Fifteenth Amendment Grants Suffrage to African Americans

Fifteenth Amendment Gants Suffrage to African Americans

Amendment XV


The Fifteenth Amendment to the United States Constitution prohibits the federal government and each state from denying a citizen the right to vote based on that citizen's "race, color, or previous condition of servitude." The Fifteenth Amendment granted voting rights to African American men (since at that time women were not allowed to vote in state or federal elections), providing the most important key to participation in the American democratic process to millions of formerly enslaved, and politically excluded, people. It was ratified on February 3, 1870, as the third and last of the Reconstruction Amendments.

News of the Fifteenth Amendment's passage was greeted with jubilation in the African American communities. There were major parades in New York and Baltimore to mark the occasion, as well as commemorative events in subsequent years to mark the anniversary. The expansion of the franchise also had the immediate effect of increasing the number of African American men serving in public office. It is estimated that between the ratification of the Fifteenth Amendment and the end of Congressional Reconstruction in 1877, about two thousand African Americans served in local and state government offices, including state legislatures, and as members of Congress.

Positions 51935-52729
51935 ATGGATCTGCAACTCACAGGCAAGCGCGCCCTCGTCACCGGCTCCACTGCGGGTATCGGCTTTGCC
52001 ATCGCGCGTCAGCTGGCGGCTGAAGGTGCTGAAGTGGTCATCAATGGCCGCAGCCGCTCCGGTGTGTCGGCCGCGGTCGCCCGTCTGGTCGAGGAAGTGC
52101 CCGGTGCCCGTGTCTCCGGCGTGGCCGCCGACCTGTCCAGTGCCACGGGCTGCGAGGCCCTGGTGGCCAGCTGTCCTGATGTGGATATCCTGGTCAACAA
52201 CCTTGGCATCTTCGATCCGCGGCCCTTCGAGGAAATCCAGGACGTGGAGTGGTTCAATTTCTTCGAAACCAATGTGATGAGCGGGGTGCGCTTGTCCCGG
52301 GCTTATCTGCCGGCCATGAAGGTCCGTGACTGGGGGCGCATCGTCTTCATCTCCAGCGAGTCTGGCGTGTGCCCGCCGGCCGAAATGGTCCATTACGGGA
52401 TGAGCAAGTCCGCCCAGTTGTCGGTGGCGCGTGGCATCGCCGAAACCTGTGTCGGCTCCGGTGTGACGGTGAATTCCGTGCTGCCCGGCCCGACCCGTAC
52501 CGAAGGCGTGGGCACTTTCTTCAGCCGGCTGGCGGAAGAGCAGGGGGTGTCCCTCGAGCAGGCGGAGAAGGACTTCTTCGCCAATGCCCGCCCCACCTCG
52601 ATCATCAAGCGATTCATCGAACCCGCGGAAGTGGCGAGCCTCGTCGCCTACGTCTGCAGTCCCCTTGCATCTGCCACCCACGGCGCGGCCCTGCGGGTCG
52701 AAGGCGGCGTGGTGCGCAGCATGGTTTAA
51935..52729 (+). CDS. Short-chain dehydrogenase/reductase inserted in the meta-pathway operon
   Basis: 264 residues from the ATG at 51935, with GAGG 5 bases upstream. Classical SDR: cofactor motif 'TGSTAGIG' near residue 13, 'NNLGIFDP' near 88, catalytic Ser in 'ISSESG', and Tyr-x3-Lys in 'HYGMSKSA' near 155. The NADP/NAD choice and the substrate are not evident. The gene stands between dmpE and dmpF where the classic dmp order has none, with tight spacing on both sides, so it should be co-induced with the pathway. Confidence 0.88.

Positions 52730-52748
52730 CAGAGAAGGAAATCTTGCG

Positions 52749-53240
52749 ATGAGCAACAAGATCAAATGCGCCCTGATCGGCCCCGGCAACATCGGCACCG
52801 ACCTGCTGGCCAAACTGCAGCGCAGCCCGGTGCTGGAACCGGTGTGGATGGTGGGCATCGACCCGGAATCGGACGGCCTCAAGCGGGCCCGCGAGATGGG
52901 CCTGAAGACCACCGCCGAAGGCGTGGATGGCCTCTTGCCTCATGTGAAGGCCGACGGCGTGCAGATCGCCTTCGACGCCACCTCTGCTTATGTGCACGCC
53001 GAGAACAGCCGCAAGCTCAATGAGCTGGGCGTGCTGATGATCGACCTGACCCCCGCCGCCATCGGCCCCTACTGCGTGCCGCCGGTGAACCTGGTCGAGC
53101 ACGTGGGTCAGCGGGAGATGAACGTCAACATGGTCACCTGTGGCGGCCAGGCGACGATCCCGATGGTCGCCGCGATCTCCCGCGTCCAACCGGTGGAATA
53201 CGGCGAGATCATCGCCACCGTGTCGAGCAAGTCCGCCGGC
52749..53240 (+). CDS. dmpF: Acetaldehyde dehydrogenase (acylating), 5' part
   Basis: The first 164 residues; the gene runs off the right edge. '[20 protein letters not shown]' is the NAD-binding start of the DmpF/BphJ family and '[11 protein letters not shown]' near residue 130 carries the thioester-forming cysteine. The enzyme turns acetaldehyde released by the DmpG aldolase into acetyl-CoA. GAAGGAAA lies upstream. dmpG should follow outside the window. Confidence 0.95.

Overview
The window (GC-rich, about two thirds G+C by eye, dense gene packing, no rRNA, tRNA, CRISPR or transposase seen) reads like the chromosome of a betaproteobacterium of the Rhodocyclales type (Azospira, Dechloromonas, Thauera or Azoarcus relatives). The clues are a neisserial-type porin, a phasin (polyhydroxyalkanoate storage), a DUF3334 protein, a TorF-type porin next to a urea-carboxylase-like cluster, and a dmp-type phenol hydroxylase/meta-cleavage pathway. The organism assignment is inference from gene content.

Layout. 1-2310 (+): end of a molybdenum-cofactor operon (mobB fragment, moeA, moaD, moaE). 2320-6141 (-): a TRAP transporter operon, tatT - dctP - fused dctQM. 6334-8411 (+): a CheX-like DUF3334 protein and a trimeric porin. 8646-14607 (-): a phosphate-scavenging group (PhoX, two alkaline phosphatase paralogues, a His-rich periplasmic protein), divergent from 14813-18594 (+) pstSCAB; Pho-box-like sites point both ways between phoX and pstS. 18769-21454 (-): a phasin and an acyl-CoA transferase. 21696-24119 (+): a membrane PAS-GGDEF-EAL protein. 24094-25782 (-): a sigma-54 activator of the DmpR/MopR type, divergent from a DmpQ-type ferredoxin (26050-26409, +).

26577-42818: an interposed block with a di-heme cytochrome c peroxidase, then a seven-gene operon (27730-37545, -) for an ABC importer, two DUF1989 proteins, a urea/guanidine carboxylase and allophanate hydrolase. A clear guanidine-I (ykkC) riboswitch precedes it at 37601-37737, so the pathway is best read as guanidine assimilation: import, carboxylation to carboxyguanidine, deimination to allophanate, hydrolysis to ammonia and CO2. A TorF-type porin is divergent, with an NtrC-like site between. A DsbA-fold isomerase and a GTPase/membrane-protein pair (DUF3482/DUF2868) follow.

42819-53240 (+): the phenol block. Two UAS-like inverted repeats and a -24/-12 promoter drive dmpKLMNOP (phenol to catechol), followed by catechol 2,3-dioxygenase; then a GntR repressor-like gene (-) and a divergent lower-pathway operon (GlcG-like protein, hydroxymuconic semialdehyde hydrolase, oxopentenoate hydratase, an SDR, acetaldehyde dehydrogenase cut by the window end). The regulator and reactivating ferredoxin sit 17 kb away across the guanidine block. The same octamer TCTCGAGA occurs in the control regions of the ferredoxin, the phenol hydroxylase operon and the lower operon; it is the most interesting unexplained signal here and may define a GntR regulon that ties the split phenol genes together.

However, through the use of poll taxes, literacy tests and other means, Southern states were able to effectively disenfranchise African Americans despite the promise of the Fifteenth Amendment. It took almost a century for the promise to the Fifteenth Amendment to be realized. The ratification of the Twenty-fourth Amendment in 1964 outlawing the poll tax in federal elections, and the passage of the Voting Rights Act in 1965 (not to mention the earlier passage of the Nineteenth Amendment in 1919 giving women the right to vote) were meaningful steps in restoring to America's Black citizens the protections necessary to secure their right to vote, and to participate effectively in America's democratic process.